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Volunteer fire fighter killed when pressurized water tank explodes during fire suppression at a brush fire - Ohio.
Morgantown, WV: U.S. Department of Health and Human Services, Public Health Service, Centers for Disease Control and Prevention, National Institute for Occupational Safety and Health, FACE F2010-32, 2011 Sep; :1-26
On September 24, 2010, a 26-year-old male volunteer fire fighter (the victim) was killed when a pressurized 120-gallon water tank exploded during fire suppression activities at a brush fire. The water tank was mounted in the rear of the fire department's Humvee and was part of the department's portable pressurized water system used for brush and wildland fire suppression. The victim was standing near the rear of the Humvee watching fellow fire fighters put the system into operation when the tank exploded. The force of the explosion caused the base of the tank to separate from the tank and strike a motorized hose reel mounted at the rear of the Humvee's bed. The resultant force dislodged the hose reel which struck the victim, killing him instantly. A second fire fighter was knocked down by the force of the explosion and two other fire fighters narrowly escaped injury. Contributing Factors: 1. Use of a self-made water delivery system without an over-pressurization safety relief or other safety mechanism and inappropriate system components. 2. Limited written operating procedures and policies. 3. The pressure gauge on the water delivery system was inappropriate for its intended use. 4. Limited training in the use of the equipment. Key Recommendations: 1. Ensure that fire suppression equipment is properly designed and safe for its intended use and refrain from using self-made equipment that does not meet applicable safe design standards and practice. 2. Be aware of programs that provide assistance in obtaining alternative funding, such as grant funding, to replace or purchase fire apparatus and equipment.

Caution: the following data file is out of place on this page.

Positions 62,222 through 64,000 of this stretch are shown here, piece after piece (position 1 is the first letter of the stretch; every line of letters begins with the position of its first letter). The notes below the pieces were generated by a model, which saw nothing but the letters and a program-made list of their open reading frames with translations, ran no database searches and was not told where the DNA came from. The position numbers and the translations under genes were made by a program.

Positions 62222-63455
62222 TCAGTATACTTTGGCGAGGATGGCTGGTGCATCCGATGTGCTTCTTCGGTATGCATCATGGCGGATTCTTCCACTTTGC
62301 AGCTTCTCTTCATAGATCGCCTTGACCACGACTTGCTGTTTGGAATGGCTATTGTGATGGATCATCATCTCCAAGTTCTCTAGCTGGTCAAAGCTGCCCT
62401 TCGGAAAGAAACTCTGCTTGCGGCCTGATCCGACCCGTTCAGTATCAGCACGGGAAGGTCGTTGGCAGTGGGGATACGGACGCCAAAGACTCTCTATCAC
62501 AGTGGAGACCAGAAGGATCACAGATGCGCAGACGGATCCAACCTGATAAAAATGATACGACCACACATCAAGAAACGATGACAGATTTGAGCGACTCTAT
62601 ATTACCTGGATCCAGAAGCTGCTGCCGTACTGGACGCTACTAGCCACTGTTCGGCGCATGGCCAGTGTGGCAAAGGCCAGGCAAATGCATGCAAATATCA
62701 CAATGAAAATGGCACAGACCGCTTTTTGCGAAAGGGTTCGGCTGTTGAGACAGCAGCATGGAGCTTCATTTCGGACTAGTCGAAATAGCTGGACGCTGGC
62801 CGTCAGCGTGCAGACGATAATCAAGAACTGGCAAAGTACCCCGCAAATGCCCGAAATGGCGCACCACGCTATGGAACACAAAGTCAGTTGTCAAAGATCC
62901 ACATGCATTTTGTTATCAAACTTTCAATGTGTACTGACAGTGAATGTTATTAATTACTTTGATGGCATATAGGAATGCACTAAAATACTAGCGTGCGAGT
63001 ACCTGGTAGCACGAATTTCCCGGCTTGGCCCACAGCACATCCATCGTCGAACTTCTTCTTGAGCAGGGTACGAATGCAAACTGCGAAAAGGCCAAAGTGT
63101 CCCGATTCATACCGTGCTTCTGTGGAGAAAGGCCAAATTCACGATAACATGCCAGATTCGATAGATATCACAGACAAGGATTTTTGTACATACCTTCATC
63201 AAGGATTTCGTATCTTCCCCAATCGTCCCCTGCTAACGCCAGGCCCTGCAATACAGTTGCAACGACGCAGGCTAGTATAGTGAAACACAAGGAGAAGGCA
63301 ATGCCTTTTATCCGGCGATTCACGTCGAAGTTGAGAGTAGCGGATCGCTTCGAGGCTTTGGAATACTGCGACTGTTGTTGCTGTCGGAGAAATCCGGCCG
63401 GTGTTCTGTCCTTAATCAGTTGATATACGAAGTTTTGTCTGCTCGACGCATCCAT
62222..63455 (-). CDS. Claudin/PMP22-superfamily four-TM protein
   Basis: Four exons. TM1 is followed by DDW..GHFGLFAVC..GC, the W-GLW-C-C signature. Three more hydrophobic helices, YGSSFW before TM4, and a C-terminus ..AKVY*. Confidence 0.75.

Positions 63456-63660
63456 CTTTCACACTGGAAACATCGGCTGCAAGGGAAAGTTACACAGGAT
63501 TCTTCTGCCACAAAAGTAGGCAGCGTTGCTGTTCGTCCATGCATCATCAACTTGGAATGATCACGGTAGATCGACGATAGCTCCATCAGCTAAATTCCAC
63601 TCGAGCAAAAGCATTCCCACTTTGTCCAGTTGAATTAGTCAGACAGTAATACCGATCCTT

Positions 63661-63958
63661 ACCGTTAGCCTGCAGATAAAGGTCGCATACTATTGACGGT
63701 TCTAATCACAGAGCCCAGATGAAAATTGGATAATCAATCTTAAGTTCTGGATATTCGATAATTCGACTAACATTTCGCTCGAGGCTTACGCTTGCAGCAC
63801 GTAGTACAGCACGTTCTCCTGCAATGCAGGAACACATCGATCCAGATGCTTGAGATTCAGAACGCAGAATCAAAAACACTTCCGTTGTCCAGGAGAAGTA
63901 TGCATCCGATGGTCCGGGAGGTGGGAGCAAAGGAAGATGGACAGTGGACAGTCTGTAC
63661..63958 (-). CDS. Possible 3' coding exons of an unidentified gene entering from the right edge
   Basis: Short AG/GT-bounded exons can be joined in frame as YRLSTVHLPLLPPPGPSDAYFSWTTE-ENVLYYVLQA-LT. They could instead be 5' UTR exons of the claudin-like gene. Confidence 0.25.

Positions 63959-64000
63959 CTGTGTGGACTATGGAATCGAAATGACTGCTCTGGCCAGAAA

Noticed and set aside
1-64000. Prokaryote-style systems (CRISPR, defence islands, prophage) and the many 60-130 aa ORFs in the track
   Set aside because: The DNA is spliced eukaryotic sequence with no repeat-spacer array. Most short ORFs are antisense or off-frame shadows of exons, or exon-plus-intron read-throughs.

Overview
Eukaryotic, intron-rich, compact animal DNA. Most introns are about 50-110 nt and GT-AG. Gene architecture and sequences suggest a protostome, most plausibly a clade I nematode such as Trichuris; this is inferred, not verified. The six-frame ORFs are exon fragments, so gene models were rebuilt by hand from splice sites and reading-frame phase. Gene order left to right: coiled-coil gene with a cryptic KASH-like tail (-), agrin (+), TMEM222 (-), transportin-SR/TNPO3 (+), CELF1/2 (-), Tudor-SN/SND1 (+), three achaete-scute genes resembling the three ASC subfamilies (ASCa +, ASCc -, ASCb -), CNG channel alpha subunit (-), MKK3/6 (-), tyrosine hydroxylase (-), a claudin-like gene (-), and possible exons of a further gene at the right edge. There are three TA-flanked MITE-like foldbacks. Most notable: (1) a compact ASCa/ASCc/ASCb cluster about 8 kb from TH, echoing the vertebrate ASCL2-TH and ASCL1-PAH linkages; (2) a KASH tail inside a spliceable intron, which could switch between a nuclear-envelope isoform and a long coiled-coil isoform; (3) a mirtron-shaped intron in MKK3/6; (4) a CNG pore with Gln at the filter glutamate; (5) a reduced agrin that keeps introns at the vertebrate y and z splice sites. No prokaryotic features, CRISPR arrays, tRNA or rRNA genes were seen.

Region-5; Fire-fighters; Fire-fighting-equipment; Accident-analysis; Accident-prevention; Accidents; Injuries; Injury-prevention; Traumatic-injuries; Emergency-responders; Safety-practices; Explosions; High-pressure; Training; Motor-vehicles; Surveillance
Field Studies; Fatality Assessment and Control Evaluation
NTIS Accession No.
Services: Public Safety
National Institute for Occupational Safety and Health
Page last reviewed: September 2, 2020
Content source: National Institute for Occupational Safety and Health Education and Information Division